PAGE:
In my first six years of teaching which includes one prior ULearn conference, the added value one can get out of preparing for a conference is enormous. This post is about assembling some prior knowledge about the conference to maximise the value of the four days in Auckland next week.
To begin, I’ve found this post on this post on DIY Professional Development incredible helpful. With tips and links to help develop twitter as well as links to other helpful guides including a being Social Media Savvy guide.
ULearn this year has five strands, fully explained here.
- Re-imagining learners and learning
- Re-imagining teacher practice
- Re-imagining leaders and leadership
- Māori medium
- Pasifika Strand
My conference goals based upon how these strands unfold are to:
- Inquire into how I have developed learner agency this year. How can I develop and tweak my approach in 2016 to provide better learning outcomes and deeper student centred learning?
- Channeling pastoral and learning into one. As a Dean I believe I have been using the role to be a learning leader and see the pastoral care role as being inclusive of gaining better learning outcomes under the umbrella of well-being. I want to learn about other approaches to promoting well-being, how to create behaviour change and building mana for better outcomes. Furthermore, how to engage communities in this role and as a classroom teacher.
- Discover more models of MLE and how other schools are managing change.
- Reflecting on the key question: What skills are required of leaders in this rapidly changing world? And what can I do to develop further as a learning leader. What are my next steps?
Keynote #1: Grant Lichtman – On the Road: Keys to Successful School Innovation in Times of Change
Link to the ULearn conversation. @GrantLichtman – Author of two books: #EdJourney: A Roadmap for the Future of Education based on his first-hand research with dozens of schools and hundreds of K-12 (primary and secondary) educators; and The Falconer: What We Wish We Had Learned in School based on his seminar in strategic and creational thinking.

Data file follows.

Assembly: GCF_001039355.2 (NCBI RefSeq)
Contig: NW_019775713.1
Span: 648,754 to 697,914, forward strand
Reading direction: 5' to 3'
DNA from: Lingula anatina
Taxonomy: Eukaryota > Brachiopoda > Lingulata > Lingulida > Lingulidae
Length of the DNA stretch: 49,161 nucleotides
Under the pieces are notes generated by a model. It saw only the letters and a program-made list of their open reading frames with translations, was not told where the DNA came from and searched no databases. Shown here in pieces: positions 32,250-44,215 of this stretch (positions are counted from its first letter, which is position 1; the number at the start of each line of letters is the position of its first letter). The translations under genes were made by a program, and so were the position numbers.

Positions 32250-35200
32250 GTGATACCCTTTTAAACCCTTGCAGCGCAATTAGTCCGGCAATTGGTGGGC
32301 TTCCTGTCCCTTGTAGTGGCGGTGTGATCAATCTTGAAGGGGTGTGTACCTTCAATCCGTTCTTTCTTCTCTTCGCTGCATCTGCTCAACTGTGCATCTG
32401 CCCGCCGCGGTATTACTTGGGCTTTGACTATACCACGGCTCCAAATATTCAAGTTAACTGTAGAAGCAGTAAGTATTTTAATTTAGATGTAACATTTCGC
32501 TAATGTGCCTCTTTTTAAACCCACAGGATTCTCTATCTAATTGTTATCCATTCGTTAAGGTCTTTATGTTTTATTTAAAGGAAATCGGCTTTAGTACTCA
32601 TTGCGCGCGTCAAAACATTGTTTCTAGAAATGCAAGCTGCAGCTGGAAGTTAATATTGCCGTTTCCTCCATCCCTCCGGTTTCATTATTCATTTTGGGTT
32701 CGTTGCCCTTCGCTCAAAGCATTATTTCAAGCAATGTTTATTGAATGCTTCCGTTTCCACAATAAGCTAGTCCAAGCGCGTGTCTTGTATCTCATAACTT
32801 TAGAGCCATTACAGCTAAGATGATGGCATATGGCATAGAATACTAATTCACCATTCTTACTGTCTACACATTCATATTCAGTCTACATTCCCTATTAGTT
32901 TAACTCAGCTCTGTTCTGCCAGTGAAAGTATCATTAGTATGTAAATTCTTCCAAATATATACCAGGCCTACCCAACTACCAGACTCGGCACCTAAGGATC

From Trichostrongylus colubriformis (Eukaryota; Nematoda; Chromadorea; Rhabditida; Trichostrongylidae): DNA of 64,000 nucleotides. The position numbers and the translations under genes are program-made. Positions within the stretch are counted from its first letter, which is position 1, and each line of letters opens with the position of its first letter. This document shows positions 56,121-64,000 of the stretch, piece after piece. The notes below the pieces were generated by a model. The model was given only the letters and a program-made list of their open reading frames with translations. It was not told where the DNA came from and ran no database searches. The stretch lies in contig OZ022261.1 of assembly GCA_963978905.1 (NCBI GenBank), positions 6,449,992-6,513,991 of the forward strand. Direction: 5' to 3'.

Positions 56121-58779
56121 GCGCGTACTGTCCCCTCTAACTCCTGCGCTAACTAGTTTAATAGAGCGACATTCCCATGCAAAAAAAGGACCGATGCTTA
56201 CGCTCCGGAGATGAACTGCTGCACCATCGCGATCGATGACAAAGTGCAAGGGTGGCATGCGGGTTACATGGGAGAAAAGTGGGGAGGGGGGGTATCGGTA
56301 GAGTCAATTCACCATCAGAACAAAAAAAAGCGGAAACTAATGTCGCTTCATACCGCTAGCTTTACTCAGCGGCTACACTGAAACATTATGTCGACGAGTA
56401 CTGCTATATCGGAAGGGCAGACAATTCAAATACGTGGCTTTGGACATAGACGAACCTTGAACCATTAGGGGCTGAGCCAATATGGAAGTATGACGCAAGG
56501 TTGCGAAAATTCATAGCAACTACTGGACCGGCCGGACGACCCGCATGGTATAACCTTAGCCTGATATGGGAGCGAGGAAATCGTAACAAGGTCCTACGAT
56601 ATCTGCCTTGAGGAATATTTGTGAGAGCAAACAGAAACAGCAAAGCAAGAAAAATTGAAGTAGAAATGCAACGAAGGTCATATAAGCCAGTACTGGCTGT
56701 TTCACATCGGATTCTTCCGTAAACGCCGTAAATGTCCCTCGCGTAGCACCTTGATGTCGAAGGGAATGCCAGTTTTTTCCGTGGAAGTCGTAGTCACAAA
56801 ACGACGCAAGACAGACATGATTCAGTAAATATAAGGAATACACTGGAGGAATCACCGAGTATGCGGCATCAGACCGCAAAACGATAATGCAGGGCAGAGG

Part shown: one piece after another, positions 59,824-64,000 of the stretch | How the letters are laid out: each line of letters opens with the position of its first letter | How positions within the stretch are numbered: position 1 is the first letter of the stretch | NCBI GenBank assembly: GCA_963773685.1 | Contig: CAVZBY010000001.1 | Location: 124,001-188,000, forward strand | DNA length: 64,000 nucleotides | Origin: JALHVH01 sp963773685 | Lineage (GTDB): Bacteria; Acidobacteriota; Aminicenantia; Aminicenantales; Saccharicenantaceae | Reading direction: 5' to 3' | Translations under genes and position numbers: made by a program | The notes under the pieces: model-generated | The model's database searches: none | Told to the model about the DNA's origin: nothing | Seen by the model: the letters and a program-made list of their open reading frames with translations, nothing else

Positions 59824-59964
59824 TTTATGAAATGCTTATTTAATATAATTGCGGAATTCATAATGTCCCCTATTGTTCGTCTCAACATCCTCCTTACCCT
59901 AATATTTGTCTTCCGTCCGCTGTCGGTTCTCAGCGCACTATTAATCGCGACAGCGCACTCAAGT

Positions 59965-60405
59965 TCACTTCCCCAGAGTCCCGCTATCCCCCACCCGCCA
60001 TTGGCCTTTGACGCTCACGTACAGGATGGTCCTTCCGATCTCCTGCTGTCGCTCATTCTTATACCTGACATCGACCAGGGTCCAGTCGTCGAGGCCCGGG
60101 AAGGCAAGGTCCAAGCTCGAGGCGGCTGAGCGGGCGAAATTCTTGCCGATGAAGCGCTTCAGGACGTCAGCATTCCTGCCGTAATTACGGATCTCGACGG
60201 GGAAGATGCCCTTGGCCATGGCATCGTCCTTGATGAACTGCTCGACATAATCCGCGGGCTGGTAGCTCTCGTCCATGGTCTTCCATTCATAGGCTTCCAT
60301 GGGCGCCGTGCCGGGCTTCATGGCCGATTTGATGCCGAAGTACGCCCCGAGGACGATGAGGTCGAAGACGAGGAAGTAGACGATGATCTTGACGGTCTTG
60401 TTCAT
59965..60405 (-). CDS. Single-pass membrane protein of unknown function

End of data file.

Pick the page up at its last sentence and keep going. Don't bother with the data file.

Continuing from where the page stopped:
His TEDtalk from Denver: What 60 Schools Can Tell Us About Teaching 21st Century Skills
The rate of change in the world demands that we re-imagine and restructure the foundational learning relationship among students, teachers, and knowledge. In September 2012, pursuing a decades-long passion for transformational education, Grant packed up his Prius and set off on a solo, nationwide research tour to discover what schools are doing to prepare students for an evolving future. Find out what he learned from three months on the road visiting 21 states, 64 schools, and the great ideas of 500 educators.
Keynote #2: Ann Lieberman – What do we know about Teaching Leadership, and what’s to gain?
Link to the ULearn conversation. Her latest book is Mentoring Teachers: Navigating the Real World Tensions (with S. Hanson and J. Gless). Her other books include Inside the National Writing Project: Connecting Network Learning and Classroom Teaching (with Diane Wood), Teachers: Transforming Their World and Their Work, and Teachers in Professional Learning Communities: Improving Teaching and Learning (with Lynne Miller).
What if teachers’ ran their own professional development through projects? And what if teachers themselves received funding for these projects? What if the purpose of such projects was not only to spur individual professional learning, but also to develop leadership skills and initiate an exchange of knowledge among one’s peers?
In Ontario, Canada, teachers pursue this kind of self-designed professional learning through the publically funded Teacher Learning and Leadership Program (TLLP). Since the 2007–08 school year, 1,500 people—mostly teachers—have initiated 225 teacher learning projects through TLLP, 83 percent of which have been collaborations among several educators.
This link further explains the model which I anticipate the keynote will address.
Keynote #3: Pat Snedden – The transformational journey to improve student achievement through public good partnerships in Manaiakalani at Tamaki
In 2011 Snedden helped to establish the Manaiakalani Educational Trust…The Manaiakalani Programme was set up to tackle learning challenges and offer full ‘digital citizenship’ to 2,500 primary and secondary students living in the lowest decile areas in New Zealand, 95% of whom are Maori and Pasifika.
The primary investors became the parents who funded their own child’s digital device through the trust. This commitment attracted the support of corporate and private donors, with the objective of not only improving educational results but also realising the potential for enhanced employment and life outcomes.
Pat will share his knowledge and insight into what has happened in over three years since the launch of the Trust and programme.
Link to the Manaiakalani Trust Website. From hunting through the website, I’m still not entirely sure where this sits among all the other PLD opportunities and why this is unique and getting a ULearn spot. I’m sure there’s a reason and a hook here – to be confirmed!